monument in memory of the missing relations where they go and cry inconsolably for years or the rest of their lives over missing relations. Many times, however, a number of disappeared or missing persons reappeared either as a result of fruitful search by security agencies, hunters or some search parties. Other times, search parties find clothing materials such as slippers, shoes, caps, shirts, trousers, wrist watches among other personal effects pointing to either kidnap incidents or that a beast might have killed such persons. Often, there are conclusions that such individuals might have been killed and his or her genitals used for ritual purposes. In Nigeria, for example, armed conflicts, kidnapping and rituals have been attributed to incidents of missing and disappeared persons. This leads to some questions: How many Nigerians are missing? Is there a database for missing persons in Nigeria? Apart from the Police authorities, is there any relevant agency responsible for helping families of missing and disappeared persons for the purpose of exchanging information? Is the government doing anything about this unfortunate development? What description does the mass abduction of Chibok girls fit in this matter? The Special Adviser to President Muammadu Buhari on Social Investments and the chairperson of the National Technical Committee on the Establishment and Management of a Data Base of Missing Persons, Mrs. Maryam Uwais, made effort to clarify the issues on the occasion of the International Day of the Disappeared and Missing Persons held at the national headquarters of the National Human Rights Commission, NHRC, Abuja.
Mrs. Uwais acknowledged in her speech that “This year’s Internatioal Day of the Disappeared is significant as it comes at a time when the federal government is working towards the establishment of a data base of missing persons which will, among other things, be a platform for family members or friends of missing persons to engage with and document necessary information about their loved ones. “For the families of the missing, the uncertainty about the fate of their loved ones can be a sickening experience that creates additional problems. This uncertainty is heightened by a feeling of hopelessness and despair, especially as they feel that no one cares about their loss. The time to show the families of the missing that someone cares is now. The time to assure them that they are not alone has finally come”, she said. The National Technical Committee on the Establishment and Management of a Database of Missing Persons was inaugurated on June 29, 2016, with Mrs. Uwais as the chairperson and the national headquarters of the National Human Rights Commission, NHRC, Abuja, is the secretariat. Prior to the inauguration, certain steps had been taken by the previous government in this regard. For instance, a roundtable meeting convened by the office of the National Security Adviser chaired by the former vice president was held at the Transcorp Hilton Hotel, Abuja, on April 13, 2014, a day before the abduction of the Chibok girls, to remember missing persons and to deliberate on necessary action to be taken in order to address the situation. Eventually, the National Technical Committee on the Establishment and Management of a Database of Missing Persons was set up by this administration and it is made up of representatives from the Nigeria Police Force, the office of NSA, National Information Technology Development Agency, the National Identity Management Commission, the National Population Commission, the Nigerian Red Cross Society, Nigeria Security and Civil Defence Corps, National Orientation Agency, Bring Back Our Girls Group, National Bureau of Statistics, Federal Ministry of Justice, Federal Ministry of Health, Federal Ministry of Interior and the International Committee of the Red Cross. Mrs Uwais therefore charged Nigerians to register and get their national identity cards so as to aid authorities in terms of proper documentation of citizens’ identities. The Nigerian government, she said, will not forget missing Nigerians. Also, the Executive Secretary of the NHRC, Professor Bem Angwe, in his opening remark, stated that the plight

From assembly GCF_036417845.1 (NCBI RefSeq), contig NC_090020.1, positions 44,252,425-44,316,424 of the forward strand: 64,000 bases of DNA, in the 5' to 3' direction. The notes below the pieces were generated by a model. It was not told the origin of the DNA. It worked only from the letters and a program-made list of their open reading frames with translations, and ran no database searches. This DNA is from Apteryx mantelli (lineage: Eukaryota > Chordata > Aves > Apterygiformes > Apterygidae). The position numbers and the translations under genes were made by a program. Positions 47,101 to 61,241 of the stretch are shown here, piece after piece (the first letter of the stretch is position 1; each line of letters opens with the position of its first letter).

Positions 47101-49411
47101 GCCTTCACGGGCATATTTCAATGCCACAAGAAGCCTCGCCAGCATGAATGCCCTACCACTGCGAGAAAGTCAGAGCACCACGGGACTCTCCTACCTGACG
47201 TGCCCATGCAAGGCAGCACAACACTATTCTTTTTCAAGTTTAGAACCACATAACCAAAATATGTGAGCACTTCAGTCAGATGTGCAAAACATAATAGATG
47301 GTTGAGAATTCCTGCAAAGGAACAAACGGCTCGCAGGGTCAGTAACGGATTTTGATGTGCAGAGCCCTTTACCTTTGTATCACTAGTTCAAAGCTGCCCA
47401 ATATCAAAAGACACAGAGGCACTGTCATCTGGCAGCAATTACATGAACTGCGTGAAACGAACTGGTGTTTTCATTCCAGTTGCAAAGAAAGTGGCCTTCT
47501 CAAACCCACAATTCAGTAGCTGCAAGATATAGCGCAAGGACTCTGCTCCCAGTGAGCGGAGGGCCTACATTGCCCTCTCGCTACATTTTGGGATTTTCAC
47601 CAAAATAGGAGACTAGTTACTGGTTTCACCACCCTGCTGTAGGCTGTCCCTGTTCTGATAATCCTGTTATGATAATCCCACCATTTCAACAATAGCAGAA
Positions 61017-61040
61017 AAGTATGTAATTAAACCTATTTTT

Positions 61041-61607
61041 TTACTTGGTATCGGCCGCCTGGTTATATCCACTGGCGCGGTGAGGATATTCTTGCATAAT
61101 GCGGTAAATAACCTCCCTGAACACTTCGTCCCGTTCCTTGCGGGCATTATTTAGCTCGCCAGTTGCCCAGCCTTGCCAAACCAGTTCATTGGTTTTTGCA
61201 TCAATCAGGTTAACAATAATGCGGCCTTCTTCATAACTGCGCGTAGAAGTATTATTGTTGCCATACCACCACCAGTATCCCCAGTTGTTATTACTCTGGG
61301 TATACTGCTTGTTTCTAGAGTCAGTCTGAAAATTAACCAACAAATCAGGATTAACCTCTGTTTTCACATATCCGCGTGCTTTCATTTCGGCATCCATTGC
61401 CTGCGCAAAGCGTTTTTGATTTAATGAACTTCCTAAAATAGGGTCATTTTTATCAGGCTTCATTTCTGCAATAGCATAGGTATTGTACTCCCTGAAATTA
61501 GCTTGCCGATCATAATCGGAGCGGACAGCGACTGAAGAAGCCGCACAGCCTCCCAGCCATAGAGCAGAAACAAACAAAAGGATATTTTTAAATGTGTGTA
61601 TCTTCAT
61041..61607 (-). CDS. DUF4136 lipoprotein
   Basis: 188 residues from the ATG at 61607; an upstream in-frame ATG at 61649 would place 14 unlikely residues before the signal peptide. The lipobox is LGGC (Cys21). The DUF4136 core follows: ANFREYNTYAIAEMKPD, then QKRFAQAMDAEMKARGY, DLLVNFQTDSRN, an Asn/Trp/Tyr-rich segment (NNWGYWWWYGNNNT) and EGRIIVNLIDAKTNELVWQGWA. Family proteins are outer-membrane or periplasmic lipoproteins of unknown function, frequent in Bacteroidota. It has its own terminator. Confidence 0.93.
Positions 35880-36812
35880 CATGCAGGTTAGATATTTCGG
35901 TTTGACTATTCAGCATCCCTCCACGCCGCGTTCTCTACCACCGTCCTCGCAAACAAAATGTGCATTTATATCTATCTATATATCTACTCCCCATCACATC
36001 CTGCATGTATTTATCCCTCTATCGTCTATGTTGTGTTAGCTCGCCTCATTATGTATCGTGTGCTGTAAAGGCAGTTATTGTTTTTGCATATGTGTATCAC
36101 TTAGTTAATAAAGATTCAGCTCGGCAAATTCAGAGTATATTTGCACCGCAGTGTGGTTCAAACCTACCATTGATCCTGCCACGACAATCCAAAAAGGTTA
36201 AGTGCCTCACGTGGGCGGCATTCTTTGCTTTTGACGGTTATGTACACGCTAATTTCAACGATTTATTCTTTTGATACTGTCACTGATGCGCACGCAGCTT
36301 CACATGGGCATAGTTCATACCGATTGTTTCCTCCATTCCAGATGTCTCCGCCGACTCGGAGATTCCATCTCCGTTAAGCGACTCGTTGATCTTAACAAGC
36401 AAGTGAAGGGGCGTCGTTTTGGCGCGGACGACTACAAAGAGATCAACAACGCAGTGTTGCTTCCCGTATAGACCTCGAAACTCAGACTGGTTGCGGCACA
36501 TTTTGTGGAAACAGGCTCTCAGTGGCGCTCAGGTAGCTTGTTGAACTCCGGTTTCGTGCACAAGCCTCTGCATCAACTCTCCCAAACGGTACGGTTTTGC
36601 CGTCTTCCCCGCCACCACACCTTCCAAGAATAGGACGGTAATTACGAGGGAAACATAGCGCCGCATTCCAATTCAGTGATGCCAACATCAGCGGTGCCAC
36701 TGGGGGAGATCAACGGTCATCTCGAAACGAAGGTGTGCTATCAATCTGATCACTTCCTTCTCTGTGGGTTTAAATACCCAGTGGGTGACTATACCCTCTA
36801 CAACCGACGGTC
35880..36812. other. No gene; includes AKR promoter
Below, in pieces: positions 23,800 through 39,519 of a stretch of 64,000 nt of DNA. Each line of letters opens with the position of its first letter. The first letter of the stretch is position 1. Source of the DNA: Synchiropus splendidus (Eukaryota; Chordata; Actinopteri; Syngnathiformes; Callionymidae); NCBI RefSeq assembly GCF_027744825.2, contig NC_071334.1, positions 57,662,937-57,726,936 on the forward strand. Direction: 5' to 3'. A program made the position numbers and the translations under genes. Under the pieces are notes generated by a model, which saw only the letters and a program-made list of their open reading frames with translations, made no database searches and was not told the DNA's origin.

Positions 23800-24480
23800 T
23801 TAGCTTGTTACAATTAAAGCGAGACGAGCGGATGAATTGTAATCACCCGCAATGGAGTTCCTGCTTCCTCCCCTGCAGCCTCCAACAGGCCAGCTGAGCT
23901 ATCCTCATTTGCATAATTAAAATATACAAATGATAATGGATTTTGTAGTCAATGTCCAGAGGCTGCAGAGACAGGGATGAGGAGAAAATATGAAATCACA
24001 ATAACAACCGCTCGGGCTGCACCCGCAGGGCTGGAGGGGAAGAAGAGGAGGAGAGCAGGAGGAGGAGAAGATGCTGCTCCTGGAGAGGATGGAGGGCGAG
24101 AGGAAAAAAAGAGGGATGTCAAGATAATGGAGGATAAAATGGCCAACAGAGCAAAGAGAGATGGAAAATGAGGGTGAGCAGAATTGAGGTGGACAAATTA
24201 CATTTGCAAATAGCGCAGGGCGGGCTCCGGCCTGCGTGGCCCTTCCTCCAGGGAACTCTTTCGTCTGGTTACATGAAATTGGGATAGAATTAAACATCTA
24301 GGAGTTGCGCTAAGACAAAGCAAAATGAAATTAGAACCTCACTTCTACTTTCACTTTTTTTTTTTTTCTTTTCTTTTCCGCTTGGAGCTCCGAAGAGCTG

of the missing persons and the disappeared is in the heart of the mandate of the Commission. He said this was so because, “the rights of people to security and welfare, which is the primary responsibility of any government presupposes that everyone should live without any fear of abduction, enforced disappearance, kidnapping, enforced displacement as a result of insecurity, natural disaster, etc”. Prof Angwe equally noted that “Various government agencies are set up to ensure the full enjoyment of citizens’ rights in this regard. However, various efforts by government to articulate effective response to resultant challenges of this national problem has been hampered by lack of accurate data of affected population, particularly, nonexistence of register of missing persons. “As a Commission, we are aware that various agencies already have some form of record in this area, but there us a need for a central data base fir effective coordination and usage by all stakeholders. When this is done, the pains of our people resulting from the uncertainties associated with cases of missing and the disappeared can be better managed”, he said. The NHRC boss used the occasion to make clarification on the several interventions of the Commission in order for the federal government and other international organisations to tirelessly search, locate, rescue the Chibok girls and subsequently reunite them with their families and relations. In doing so, however, he said the Commission maintains that as an agency of government committed to promoting and defending human rights of Nigerians and those living in Nigeria, such efforts must necessarily conform with relevant Nigeria’s and international laws. Karl Anton Mattli, head of delegation of the International Committee of the Red Cross, Nigeria, who was also present submitted that, the day was significant “for thousands of families around the world, including many in Nigeria, who live with the anguish of not knowing the fate of the or whereabouts of their loved ones. “Unfortunately, whether it is as a result of armed conflict, other situations of violence, natural disasters, migration or other circumstances, man people around the world remain missing and may do so for many years to come. Some missing persons may be combatants who have died in action; others may be children who have been forcibly recruited into non-state armed groups; or detainees who are unable to reach out to their families “, Mr. Mattli said. He pointed out that steps have been taken using provisions of humanitarian international laws to check incidents and to also help in properly accounting for the number of missing persons. For instance, there is “Provision of international humanitarian laws, the body of law applicable during armed conflict, foresee- among others – that steps have to be taken to prevent people from going missing and in the case of death, for example, to ensure proper identification of human remains, including to mark graves”, said Mr. Mattli. Mr. Mattli therefore expressed the commitment of the ICRC to helping Nigeria’s technical committee in order to enhance its viability. There were representatives from the Federal Ministry of Justice, Nigeria Police Force, Bring Back Our Girls Campaign group and several members of the civil society organisations present at the occasion.